Review Books: Winter 2018

As I am finishing up school, I like to think I’ll have a lot of time to read. And so I ask for books. All of them. Why do I do this to myself? Because I enjoy reading, and reviewing forces me to finish books.

Received Books 

A Hermeneutic of Wisdom – J. de Waal Dryden

As Kelly Kapic notes in her endorsement, “Dryden believe the Bible is primarily meant for spiritual formation, shaping us so that we might faithfully commune with God and neighbor.” The Bible wasn’t written so we could fill our heads with technical doctrines and talking about PhD topics with one another. It was to fill us with wisdom and love for living in God’s world, worshiping our Savior and Creator, and loving our neighbor. The Bible forms us spiritually, which means it shapes our whole selves. The Bible brings together meaning, ethics, application, and doctrine. His central thesis: “The Bible is a wisdom text” (xvi).  

Ancient Near Eastern Thought and the Old Testament, 2nd ed. – John Walton

John Walton has studied the ancient Near East for over thirty years, and has updated his book on how the Old Testament fits into the ANE culture. People from different countries think very differently from you. Thirty years ago, people from your own state would think different about most things in life than you do today. 3,000 years ago, people on the other side of the world thought about pretty much everything differently than you do today. Walton has tried to understand their world and has written numerous books to reveal how an OT Israelite thought about life. Covering topics such as gods, cosmic geography, cosmology, kingship, law, wisdom, life after death, and more, this will help you to understand you OT better by understanding the ways in which Israel thought like everyone else and the ways their theology differed from everyone else’s. 

Angels – Michael Heiser

After writing The Unseen Realm and Supernatural, Old Testament and ancient Near Eastern scholar Michael Heiser has written a book about the Bible’s commonly misunderstood heavenly host. He looks at the terms the Bible uses for God’s heavenly host. the different capacities in which they serve God, important angels, how the heavenly host is understood in the Second Temple Period and in the New Testament. Heiser also answers important questions and long-held myths about angels. Not many books are written on angels by biblical scholars, so this is an important book. Heiser, like Walton, has studied the Old Testament and its ANE context for a long time, and he wants Christians’ understanding of God’s heavenly host to be shaped by the Bible instead of culture.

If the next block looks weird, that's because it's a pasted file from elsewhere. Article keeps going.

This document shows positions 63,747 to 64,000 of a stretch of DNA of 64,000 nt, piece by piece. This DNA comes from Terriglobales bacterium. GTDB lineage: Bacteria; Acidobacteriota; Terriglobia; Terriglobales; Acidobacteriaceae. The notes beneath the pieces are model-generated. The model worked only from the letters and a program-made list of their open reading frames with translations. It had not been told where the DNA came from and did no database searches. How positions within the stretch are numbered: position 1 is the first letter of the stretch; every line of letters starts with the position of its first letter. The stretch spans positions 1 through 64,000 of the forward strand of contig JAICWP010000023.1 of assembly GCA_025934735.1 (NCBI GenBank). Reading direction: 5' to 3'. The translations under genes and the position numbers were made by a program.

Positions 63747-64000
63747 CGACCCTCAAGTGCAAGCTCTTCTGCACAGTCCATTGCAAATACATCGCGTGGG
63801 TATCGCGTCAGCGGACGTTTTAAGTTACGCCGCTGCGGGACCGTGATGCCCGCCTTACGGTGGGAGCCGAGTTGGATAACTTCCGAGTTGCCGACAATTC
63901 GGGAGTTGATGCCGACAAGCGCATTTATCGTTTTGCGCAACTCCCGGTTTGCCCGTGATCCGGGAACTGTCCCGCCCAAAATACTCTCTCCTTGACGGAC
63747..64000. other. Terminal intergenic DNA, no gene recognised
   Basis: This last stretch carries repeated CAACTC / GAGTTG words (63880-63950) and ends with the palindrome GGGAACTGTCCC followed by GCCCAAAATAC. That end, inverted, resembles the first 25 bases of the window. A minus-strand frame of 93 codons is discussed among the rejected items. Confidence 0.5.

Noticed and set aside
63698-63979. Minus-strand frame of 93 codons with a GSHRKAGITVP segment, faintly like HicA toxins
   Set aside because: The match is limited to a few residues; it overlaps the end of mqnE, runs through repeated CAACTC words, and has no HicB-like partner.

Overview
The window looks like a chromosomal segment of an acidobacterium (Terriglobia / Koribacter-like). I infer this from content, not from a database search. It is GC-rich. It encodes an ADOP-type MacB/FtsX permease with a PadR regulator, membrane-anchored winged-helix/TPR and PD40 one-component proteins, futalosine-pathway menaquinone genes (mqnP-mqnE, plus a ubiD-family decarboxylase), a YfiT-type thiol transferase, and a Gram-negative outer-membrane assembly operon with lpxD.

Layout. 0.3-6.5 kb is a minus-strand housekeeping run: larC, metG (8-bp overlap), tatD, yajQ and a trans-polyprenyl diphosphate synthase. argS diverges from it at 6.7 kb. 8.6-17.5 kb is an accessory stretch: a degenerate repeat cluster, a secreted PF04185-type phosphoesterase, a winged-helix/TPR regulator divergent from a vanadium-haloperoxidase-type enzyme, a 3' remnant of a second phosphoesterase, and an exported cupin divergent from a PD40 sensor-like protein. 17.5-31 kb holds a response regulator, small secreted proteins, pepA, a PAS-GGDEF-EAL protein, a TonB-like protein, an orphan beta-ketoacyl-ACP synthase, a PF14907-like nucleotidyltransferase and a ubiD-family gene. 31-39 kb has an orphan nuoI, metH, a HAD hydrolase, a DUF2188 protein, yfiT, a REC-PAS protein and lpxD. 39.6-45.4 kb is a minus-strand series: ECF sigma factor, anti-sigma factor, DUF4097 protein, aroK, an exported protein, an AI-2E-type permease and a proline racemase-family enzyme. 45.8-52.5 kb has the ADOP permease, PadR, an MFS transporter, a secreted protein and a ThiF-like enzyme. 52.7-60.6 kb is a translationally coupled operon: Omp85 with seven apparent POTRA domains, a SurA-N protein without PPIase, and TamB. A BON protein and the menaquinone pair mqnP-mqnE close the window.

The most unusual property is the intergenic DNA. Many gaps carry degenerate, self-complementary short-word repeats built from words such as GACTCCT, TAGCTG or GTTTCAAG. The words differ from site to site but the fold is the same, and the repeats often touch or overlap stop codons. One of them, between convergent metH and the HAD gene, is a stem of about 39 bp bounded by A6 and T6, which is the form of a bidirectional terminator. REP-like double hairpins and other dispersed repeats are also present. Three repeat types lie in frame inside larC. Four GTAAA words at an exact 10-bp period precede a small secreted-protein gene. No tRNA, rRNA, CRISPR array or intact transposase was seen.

Biblical Eschatology, 2nd ed. – Jonathan Menn

I reviewed Jonathan Menn’s first edition a few years ago, having read it from cover to cover during one summer. It was fascinating. He looks at prophecy, apocalyptic literature, eschatology and the Bible’s structure, the significance of christ’s second coming, the millennium, the “rapture,” the “antichrist,” Revelation, the importance of eschatology, and ends his book with seven appendices. Regarding the importance of the “end times,” Menn says, “By understanding eschatology, we can have a well-integrated theology that enables us to live authentic Christian lives with confidence and hope. Such lives will demonstrate the present reality of the kingdom while we look forward to the final consummation in all its glory” (351).

Discovering the New Testament (Vol. I: The Gospels and Acts) – Mark Keown

Having just released a massive two-volume commentary on Philippians, Mark Keown, NT professor in New Zealand, is releasing a three-volume introduction to the New Testament. With Christ at the center, the New Testament letters “show us how to live the ‘in Christ’ life” (1). Keown represents the Jewish and Greco-Roman contexts, has two chapters on critical methodologies and how scholars have understood the way in which  the four Gospels were written, and then looks at the content and theology of all four of those Gospel and Acts. He ends with looking at the kingdom of God, miracles, and parables. 

The Elder Testament: Canon, Theology, and Trinity – Christopher Seitz

This book is a “commentary on critical method,” looking at various interpretations of the Old Testament, such as canonical and theological interpretations (4). The “Elder Testament” is made up of 39 books which all tell the story of Israel serving the one true God. The ordering of the OT is important, even though it differs between the Hebrew (MT) and Greek (LXX) texts (think Dempster’s Dominion and Dynasty or Goswell/Lau’s Unceasing Kindness). All the Scriptures, both old and new, both “elder” and younger, speak of Christ. Here Seitz draws together old and new and examines the Trinity, wisdom, time and creation, Christ’s “speaking” in the letter to the Hebrews, and theophany. The Old Testament is not old and outdated, but it is older than the New Testament. Yet this “Elder Testament” still speaks of Christian theology about the Father, Son, and Holy Spirit, and the New Testament authors drew upon it. 

Romans, 2nd ed. (BECNT) – Thomas Schreiner

The Baker Exegetical Commentary series aims to be both readable while paying careful attention to important Greek exegetical matters. Each volume is written with pastors and teachers in mind so they can teach God’s uniquely inspired word. Tom Schreiner’s first volume was published in 1998, and has been a massive help for many who have studied, taught, and preached through Romans. Schreiner’s commentary is attuned to understanding Paul’s flow of thought, which is very important to understand anything Paul says in the letter. No verse is an island, and each reflects an aspect of Paul’s theology as shown throughout the full letter. Twenty years later, Schreiner has reworked his commentary, changing his mind on a few bigger issues and on numerous smaller issues. Schreiner has been a NT and Pauline scholar for almost 40 years now, so be sure to pick this one up. I’ve written more about Tom’s commentary here on my blog